The Malaysian Halal Certification Procedure Manual provides no specific rules against having festive themed greetings on products, labels and ads.
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Over Christmas, netizens got whipped around over the topic of whether it was okay for halal-certified stores to advertise and display products in celebration of the year-end holiday or other religious festivals we celebrate in Malaysia.
Apparently the bakery’s reason for the politically correct cake was in order to follow rules set by the Department of Islamic Development’s (Jakim) halal certification process.
Then came the explanation
Later, Religious Affairs Minister Datuk Dr. Zulkifli Mohamad Al-Bakri stepped in to clarify that it was okay for products to have festive greetings on them as long as they are not put on display.
The former Federal Territories Mufti said on Twitter that halal-certified shops are allowed to have products with festive greetings as long as it is not meant for display or on products with the halal logo.
He explained that there are no specific restrictions against non-Muslim celebrations in the halal certification process – pointing out that the Malaysian Halal Certification Procedure Manual (Domestic) 2020 only applies to applicants and holders of the Malaysian Halal Certificate.
To put it simply, if Store B with a Jakim halal certificate bakes a cake with a festive greeting for display on the premise, then it is not allowed, but if Store B prepared a cake that was ordered by A and there are festive greetings on the cake, it is allowed.Zulkifli Mohamad via Twitter.
Ringkasnya, jika kedai B yang ada sijil halal JAKIM buat kek dengan ucapan perayaan pada kek untuk tujuan pameran (display) di dalam premis, ia tidak dibenarkan tetapi jika Kedai B menyediakan kek yang ditempah A dan ada ucapan perayaan pada kek, ia DIBENARKAN.— 🇲🇾 Dr. Zulkifli Mohamad Al-Bakri (@drzul_albakri) December 24, 2020
The same was said by Jakim
A statement made by Jakim Deputy-General (Operations) Datuk Abdul Aziz Jusoh, explained that festive greetings were indeed allowed on all products as long as they were not put on display in stores which had been certified halal by the agency.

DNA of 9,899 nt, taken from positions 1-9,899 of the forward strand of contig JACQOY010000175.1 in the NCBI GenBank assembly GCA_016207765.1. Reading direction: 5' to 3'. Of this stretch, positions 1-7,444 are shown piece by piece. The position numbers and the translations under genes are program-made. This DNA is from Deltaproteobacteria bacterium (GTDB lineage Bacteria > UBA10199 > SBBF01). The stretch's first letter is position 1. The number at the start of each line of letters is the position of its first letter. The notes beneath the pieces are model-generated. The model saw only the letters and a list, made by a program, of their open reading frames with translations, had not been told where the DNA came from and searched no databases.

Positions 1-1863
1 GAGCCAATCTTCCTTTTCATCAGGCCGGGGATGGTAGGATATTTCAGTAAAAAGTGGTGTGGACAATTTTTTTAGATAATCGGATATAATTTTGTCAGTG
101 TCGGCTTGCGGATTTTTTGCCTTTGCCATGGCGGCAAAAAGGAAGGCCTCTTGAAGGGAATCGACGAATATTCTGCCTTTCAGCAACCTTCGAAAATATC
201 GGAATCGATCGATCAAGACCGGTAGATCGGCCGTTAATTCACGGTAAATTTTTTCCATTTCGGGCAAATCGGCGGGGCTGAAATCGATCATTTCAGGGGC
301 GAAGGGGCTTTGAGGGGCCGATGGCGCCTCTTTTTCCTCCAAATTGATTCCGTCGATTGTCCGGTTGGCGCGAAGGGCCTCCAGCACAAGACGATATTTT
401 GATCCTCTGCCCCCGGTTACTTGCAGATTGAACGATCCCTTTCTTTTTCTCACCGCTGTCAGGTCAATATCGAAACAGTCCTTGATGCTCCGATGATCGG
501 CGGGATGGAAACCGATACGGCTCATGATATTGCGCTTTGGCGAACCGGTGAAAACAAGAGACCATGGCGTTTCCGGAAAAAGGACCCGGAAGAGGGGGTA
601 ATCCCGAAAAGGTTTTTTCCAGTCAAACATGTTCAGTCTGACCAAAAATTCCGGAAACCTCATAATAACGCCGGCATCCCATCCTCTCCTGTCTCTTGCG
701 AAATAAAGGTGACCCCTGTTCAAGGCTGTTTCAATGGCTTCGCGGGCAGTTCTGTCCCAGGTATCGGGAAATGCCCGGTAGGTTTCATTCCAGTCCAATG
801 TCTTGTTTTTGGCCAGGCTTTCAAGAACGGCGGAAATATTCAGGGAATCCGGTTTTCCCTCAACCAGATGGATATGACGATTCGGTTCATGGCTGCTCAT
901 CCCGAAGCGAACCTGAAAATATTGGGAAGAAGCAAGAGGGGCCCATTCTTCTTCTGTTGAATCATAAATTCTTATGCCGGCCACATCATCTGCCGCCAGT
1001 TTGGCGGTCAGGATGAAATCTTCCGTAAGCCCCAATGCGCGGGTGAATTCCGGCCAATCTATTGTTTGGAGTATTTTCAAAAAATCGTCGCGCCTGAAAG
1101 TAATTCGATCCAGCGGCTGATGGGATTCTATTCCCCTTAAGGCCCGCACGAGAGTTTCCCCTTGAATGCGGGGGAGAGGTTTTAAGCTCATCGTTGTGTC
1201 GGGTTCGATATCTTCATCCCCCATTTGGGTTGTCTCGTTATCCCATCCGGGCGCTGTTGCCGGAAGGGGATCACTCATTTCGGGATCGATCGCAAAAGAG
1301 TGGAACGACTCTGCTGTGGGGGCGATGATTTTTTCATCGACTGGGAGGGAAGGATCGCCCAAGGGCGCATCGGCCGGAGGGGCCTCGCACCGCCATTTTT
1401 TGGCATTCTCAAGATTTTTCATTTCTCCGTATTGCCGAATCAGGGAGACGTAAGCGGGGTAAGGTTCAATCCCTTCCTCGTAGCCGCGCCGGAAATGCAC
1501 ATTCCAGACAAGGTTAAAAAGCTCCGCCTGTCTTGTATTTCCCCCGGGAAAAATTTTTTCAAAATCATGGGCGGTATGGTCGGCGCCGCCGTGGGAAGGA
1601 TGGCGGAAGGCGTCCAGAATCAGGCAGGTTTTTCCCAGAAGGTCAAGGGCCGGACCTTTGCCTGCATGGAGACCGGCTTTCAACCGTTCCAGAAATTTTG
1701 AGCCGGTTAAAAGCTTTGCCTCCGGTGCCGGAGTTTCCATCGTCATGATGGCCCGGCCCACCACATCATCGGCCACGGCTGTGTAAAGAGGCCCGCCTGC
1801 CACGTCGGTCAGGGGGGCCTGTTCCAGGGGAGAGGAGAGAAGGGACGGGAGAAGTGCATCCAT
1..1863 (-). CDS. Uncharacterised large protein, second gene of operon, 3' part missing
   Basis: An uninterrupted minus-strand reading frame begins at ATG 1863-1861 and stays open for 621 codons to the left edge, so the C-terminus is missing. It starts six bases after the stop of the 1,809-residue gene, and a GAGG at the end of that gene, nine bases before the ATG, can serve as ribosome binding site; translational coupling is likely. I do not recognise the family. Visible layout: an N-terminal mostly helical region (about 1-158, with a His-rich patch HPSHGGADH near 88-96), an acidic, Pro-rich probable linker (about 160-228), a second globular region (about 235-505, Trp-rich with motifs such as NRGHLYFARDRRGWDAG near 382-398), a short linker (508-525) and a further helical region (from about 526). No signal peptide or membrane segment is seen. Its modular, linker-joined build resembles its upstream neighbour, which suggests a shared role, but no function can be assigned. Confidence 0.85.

There is no provision (in the halal certification) which touches on the celebration of any festivals, including Islamic festivals in the Malaysian Halal Certification Procedure Manual (Domestic) 2020Abdul Aziz via The Star.
A merry misunderstanding?
Some Malaysians, however, were curious to know where authorities draw the line when coming up with their halal justifications.
Netizens came to question how the rules work when it came to bigger brands and companies with Jakim halal certification and their marketing for the festive seasons.
My brain right now 😵— CoCoNat 🥥🥰 (@natnat494) December 25, 2020
Forget about secret resipi & Starbucks. let’s talk about small businesses. They already spent thousands on halal cert now cannot even promote seasonal products? https://t.co/CpYgghTDNj
How about Starbucks? Starbucks is halal certified too. Can Starbucks use cups that have Merry Christmas wording? Can the employees wear Santa hats?— Magicmush (@Magicmush7) December 26, 2020
The hoops to jump through have no end in sight.
Tambahan pula, if referring to manual prosedur pensijilan halal JAKIM, is 6(c) not vague? Does “pengiklanan produk” extend to something like the ad below? Or only applicable to merry Christmas on cakes? Would a business like Starbucks get their halal cert revoked then? pic.twitter.com/qZXQ24sQzs— opinionated cactus 🌵 (@dhwrgas) December 25, 2020
The halal manual
Our quick study of the Malaysian Halal Certification Procedure Manual (Domestic) 2020 – a manual for companies to follow to receive and keep their Jakim halal certification – reveals no specific requirements for festive or religious-themed greetings on products and advertisements.
The manual contains provisions against having immoral and obscene product packaging, labeling and advertising as well as displaying illustrations with animals deemed as “najis mughallazah” or impure by Islam, like swine and dogs.
It also provides a list of names and terms that cannot be used by halal-certified companies for their brands such as ham, bacon, beer, dog or bak kut teh, because of its associations with non-halal products.
The manual also prohibits the use of packaging, labels and advertising that contain statements, symbols, terms or references to the name of God or other religious deities.
Typing out trending issues and walking the fine line between deep and dumb.